Back to Basics: Cash Flow Statement
A cash flow statement shows you how much cash comes in to and goes out of your business over a specified period – usually a quarter or a year. It shows how much money you’ve generated so you can ensure you’re able to pay your company’s operations and growth activities. Generally, if you have a net positive cash flow, you have enough cash available to grow your business.
Having a net negative cash flow shouldn’t automatically make you panic. It may be negative because you’ve recently expanded your business, which will help you in the long-term. To make sure you’re heading in the right direction, analyze your current cash flow statement with previous statements. This will help you get a clear picture of how your company is performing. It will also help you predict future cash flow so you can create a more realistic budget. Learn more about how to set a budget.
You’ll create your cash flow statement by looking at your balance sheet and income statement. From your income statement, you’ll need your net earnings. Your net cash flow from one period to the next should equal the increase or decrease of cash between two consecutive balance sheets covering the same period.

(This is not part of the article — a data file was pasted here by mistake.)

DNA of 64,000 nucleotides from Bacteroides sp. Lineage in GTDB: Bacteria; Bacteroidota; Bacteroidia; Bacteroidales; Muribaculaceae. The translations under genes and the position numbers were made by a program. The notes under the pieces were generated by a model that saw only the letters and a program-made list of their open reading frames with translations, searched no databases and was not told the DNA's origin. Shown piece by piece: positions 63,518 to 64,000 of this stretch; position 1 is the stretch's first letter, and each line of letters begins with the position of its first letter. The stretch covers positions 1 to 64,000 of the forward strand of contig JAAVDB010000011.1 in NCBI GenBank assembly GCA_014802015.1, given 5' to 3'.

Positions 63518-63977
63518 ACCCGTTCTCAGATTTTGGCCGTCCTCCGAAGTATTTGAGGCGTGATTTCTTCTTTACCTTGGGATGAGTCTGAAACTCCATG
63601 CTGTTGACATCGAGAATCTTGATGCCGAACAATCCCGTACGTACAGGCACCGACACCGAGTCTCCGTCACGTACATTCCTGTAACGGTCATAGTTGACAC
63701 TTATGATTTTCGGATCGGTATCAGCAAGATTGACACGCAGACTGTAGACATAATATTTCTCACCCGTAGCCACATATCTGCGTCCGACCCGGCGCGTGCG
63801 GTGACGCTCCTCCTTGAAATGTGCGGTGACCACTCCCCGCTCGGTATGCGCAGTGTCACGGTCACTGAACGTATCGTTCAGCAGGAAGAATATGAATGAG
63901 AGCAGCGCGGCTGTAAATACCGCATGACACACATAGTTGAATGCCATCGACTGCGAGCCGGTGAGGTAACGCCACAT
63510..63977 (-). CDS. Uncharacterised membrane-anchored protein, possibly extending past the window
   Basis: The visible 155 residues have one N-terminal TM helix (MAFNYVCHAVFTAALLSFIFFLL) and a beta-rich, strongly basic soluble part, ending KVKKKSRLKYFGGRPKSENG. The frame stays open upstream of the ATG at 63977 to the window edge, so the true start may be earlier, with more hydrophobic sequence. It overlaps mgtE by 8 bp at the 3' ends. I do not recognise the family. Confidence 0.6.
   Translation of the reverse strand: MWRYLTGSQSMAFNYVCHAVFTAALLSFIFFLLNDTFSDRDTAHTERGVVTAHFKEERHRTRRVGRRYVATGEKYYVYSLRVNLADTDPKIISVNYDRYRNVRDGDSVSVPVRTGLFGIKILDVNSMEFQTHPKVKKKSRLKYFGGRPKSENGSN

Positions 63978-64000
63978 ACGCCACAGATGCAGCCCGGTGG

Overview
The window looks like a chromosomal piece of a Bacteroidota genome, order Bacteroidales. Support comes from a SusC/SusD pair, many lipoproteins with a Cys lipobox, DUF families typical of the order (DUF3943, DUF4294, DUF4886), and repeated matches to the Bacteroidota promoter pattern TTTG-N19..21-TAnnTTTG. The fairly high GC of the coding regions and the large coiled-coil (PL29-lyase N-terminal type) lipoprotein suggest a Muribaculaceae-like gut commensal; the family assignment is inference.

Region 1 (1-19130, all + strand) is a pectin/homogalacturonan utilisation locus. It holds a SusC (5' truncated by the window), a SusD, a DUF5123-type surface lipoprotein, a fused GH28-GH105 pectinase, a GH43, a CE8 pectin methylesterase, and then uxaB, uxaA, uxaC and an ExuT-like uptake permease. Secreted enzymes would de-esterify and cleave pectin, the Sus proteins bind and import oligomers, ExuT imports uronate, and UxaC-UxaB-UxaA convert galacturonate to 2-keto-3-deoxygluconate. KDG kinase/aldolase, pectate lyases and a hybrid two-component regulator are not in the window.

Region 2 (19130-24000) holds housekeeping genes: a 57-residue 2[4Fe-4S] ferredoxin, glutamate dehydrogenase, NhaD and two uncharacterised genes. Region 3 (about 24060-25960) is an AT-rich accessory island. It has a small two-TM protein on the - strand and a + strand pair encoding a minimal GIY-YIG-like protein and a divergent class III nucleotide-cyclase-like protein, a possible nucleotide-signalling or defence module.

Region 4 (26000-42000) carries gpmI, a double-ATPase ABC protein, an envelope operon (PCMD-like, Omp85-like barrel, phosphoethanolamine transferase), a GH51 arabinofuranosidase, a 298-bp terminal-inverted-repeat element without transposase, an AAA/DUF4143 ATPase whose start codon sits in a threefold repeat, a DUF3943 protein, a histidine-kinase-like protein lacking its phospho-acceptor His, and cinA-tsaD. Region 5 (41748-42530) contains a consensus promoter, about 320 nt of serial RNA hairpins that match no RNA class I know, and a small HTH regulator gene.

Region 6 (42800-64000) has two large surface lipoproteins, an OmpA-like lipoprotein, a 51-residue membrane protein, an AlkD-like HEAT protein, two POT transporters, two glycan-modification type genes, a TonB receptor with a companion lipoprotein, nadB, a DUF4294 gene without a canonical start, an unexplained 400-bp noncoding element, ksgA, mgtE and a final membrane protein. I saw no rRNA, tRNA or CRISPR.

Your cash flow statement will consider your liquidity based on three types of activities: operations, investing, and financing.
Cash flow from operations
Cash flow from operations shows how much money comes from selling your products or services. It will also show how much you spent to make and sell your goods or services. This section will also include things like:
- paying your staff
- paying suppliers
- buying merchandise
- depreciation of an asset
Cash flow from investing
Your investing cash flow shows how much money you’ve spent on capital expenditures, such as buying land, a building, or equipment. It can also show how much you’ve made from selling your assets.
Cash flow from financing
Cash flow from financing reflects your outside financing activities, such as cash raised by selling stock or by taking a bank loan. You’ll also include paying back a bank loan or making dividend payments.